A number of decades back, the Killing Floor series has been my own jam. Developer Tripwire Interactive are masters at making the player feel like an absolute badass, while still offering a hard experience that’s both fun and frenzied. With their latest entry in this series, Killing Floor: Incursion, Tripwire does an admirable job at creating the encounter in PS VR feel nearly as great as it does with a mouse and computer keyboard or controller.
There isn’t much material in Killing Floor: Incursion, but’s fine considering players likely won’t need to jump into VR for extended periods of time. The story mode is short and also feels a bit like a missed opportunity. While you can tell the staff put a lot of work into working with all the constraints of VR while still building something that feels compelling, there is not ever a huge payoff. There are times in which the narrative mode is very entertaining, but other instances where it may drag due to sections that need you to backtrack and search quite limited places. These backtracking segments feel like a wall which’s only stopping me from doing what I really want: to kill as many zeds as humanly possible. While it’s not much compared to other VR stories already available, it’s good mode that’ll assist players become accustomed to the game’s more challenging control scheme.
The effort is packed with a couple of brief missions which can each be completed in short play sessions. Even with just a handful of brief missions, there’s a refreshing amount of variety to each, as well as the puzzles located within them are unique to each location. Puzzles generally have you learn more about the surroundings or backtrack as opponents seek you down. There’so a feeling of urgency once they’work well, but as I said before, they can occasionally feel a little bit like a drag to what is otherwise a really good VR shooter.
In traditional Killing Floor style, Holdout forces you to survive against hordes of Zeds that’ll progressively ramp up in trouble with every swarm. You start out with restricted weapons, but you’ll eventually be able to find yourself more as time goes on — a meaningful measure of development, in which you can actually feel the results.
Both the story style and Holdout can be performed solo or with another player through internet matchmaking. Having another player watch your back is handy and makes the game a little less intimidating for players that might not be used to some VR shooting name. If you aspire to survive and find the maximum score possible, it’s crucial for you to work with your teammate and stick close to one another.
Although there is a good deal to be said about Holdout, Killing Floor: Incursion includes a fairly perplexing control plot at first blush. I won’t go into specifics here, but you’ll be using just about every single button on your PlayStation Move controls; don’t be too intimidated if you neglect’t pick it up straight away. Following a few story missions, I was dismembering zeds with ease and feeling as a complete badass when doing so.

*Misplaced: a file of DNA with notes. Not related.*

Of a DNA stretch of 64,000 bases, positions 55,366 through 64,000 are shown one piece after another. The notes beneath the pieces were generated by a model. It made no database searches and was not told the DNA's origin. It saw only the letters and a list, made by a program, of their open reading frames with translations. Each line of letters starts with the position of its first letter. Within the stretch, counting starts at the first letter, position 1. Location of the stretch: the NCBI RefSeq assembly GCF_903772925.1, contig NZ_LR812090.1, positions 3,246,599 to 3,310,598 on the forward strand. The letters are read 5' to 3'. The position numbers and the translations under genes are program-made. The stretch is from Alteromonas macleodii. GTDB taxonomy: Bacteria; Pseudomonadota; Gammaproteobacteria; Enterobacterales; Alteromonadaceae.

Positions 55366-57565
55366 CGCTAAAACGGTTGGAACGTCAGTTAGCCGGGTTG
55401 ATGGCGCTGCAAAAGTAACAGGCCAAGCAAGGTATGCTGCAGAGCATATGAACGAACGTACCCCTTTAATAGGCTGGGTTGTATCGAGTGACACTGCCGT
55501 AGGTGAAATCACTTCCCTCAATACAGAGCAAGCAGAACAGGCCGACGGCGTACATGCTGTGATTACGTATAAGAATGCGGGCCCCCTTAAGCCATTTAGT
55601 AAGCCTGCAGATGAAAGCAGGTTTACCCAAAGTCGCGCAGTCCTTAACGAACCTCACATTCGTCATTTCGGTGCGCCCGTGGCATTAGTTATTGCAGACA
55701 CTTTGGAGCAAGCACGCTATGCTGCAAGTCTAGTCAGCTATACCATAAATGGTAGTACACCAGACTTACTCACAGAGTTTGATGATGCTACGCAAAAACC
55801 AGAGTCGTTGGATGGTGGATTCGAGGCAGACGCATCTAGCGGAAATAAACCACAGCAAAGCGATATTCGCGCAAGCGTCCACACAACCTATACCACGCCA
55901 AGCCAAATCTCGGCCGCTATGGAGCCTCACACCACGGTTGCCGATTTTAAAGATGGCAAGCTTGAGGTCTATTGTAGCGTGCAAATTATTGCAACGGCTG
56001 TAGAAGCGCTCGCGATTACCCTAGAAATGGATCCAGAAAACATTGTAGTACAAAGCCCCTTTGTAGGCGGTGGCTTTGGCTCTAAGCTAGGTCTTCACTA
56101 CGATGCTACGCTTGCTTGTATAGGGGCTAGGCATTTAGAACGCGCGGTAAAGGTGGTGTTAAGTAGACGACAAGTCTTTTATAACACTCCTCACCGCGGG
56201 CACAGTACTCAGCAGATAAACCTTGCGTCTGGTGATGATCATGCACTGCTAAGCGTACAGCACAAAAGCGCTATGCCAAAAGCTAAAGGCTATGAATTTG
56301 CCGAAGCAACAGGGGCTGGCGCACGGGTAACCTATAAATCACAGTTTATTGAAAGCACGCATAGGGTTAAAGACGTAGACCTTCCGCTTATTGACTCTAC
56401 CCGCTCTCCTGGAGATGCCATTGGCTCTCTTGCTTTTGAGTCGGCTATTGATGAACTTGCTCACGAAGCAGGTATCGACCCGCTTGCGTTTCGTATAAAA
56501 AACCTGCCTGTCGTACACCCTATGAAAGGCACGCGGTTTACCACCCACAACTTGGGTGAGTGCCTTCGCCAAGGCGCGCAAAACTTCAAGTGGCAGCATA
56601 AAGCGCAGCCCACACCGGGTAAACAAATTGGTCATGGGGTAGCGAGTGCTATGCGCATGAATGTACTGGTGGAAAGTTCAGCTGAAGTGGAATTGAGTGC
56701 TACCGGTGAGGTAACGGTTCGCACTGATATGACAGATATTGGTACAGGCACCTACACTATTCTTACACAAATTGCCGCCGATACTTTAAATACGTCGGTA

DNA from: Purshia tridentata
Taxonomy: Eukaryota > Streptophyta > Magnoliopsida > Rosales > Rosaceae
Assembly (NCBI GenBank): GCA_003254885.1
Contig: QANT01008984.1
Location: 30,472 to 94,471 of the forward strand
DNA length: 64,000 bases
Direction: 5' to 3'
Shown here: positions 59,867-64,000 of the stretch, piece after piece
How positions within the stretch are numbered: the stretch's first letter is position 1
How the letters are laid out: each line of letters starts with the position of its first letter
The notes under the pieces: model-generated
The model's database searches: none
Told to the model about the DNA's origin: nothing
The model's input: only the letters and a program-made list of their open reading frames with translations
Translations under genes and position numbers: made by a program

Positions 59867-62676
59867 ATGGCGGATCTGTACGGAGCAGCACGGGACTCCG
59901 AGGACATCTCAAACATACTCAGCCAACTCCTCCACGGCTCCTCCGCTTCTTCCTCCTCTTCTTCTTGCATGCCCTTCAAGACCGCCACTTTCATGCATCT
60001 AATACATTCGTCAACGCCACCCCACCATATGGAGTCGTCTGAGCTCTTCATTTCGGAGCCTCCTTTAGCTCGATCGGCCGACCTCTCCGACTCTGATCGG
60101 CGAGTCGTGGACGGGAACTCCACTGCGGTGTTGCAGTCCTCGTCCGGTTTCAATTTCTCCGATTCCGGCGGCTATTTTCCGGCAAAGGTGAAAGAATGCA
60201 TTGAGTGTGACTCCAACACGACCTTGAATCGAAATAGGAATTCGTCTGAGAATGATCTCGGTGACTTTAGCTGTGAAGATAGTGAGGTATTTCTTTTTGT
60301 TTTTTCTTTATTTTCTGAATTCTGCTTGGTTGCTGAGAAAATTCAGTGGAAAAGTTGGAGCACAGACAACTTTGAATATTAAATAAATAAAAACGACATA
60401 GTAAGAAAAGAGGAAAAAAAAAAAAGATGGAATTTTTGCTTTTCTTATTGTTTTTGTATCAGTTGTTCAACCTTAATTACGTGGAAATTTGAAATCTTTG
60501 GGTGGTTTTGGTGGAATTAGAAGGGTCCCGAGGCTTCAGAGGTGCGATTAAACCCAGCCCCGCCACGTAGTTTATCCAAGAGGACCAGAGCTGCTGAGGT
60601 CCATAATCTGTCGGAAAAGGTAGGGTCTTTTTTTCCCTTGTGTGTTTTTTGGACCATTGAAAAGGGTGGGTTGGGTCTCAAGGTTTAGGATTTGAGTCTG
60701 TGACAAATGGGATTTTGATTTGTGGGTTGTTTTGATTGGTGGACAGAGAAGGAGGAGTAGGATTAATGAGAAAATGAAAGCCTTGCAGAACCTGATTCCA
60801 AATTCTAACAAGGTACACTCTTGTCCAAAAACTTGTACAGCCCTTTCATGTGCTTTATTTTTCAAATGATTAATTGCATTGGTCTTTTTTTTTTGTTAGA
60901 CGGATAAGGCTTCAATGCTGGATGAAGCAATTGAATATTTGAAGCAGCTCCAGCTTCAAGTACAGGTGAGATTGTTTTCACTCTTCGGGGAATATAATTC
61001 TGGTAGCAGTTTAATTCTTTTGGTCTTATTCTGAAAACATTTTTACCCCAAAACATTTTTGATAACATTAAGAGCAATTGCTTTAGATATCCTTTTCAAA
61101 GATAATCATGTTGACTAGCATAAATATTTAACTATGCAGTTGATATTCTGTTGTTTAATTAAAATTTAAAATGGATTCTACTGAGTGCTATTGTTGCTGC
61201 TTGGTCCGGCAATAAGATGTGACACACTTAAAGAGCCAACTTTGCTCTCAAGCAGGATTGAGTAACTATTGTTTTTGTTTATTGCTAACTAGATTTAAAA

Like lots of other VR shooters available on the market, movement happens through teleportation whereas the X and O buttons are utilised to reverse. I don’t love teleporting in VR titles, but it works relatively well for the large part in Killing Floor: Incursion. Moreover, if you’re wondering, Killing Floor: Incursion doesn’t support the PlayStation Aim control since there are melee weapons and double handed that just wouldn’t work well with the device.
As we’continue pretty early on at the time of VR games, I did encounter some difficulties with the controllers occasionally. To shoot the sniper gun and shotgun at the game, you’ll manually need to pump out the shotgun and retain the bolt action sniper extending yourself. There were instances where I felt that I was making the ideal moves, but the game still didn’t decide up on my moves, causing me to shoot damage. These occasional missteps did cause frustration sometimes, but when they work they feel so great.
Employing melee weapons is a cure too. Each struck feels really impactful and watching a Zed’s head pop off because you swing an ax into it is so incredibly gratifying. All of your weapons will be holstered to distinct sections of your entire body, and once you have the muscle down for grabbing them, you can begin to feel yourself move and kill at faster rates, resulting in the kind of carnage you anticipate in a Killing Floor game.
There are the occasional missteps that you find in VR titles, very similar to how games were when movement controls were first introduced together with the Wii. It’s simple to say that Tripwire Interactive put a great deal of care and effort into this game, and because of that it’s a simple recommendation for any PS VR owner trying to find a bloody good time.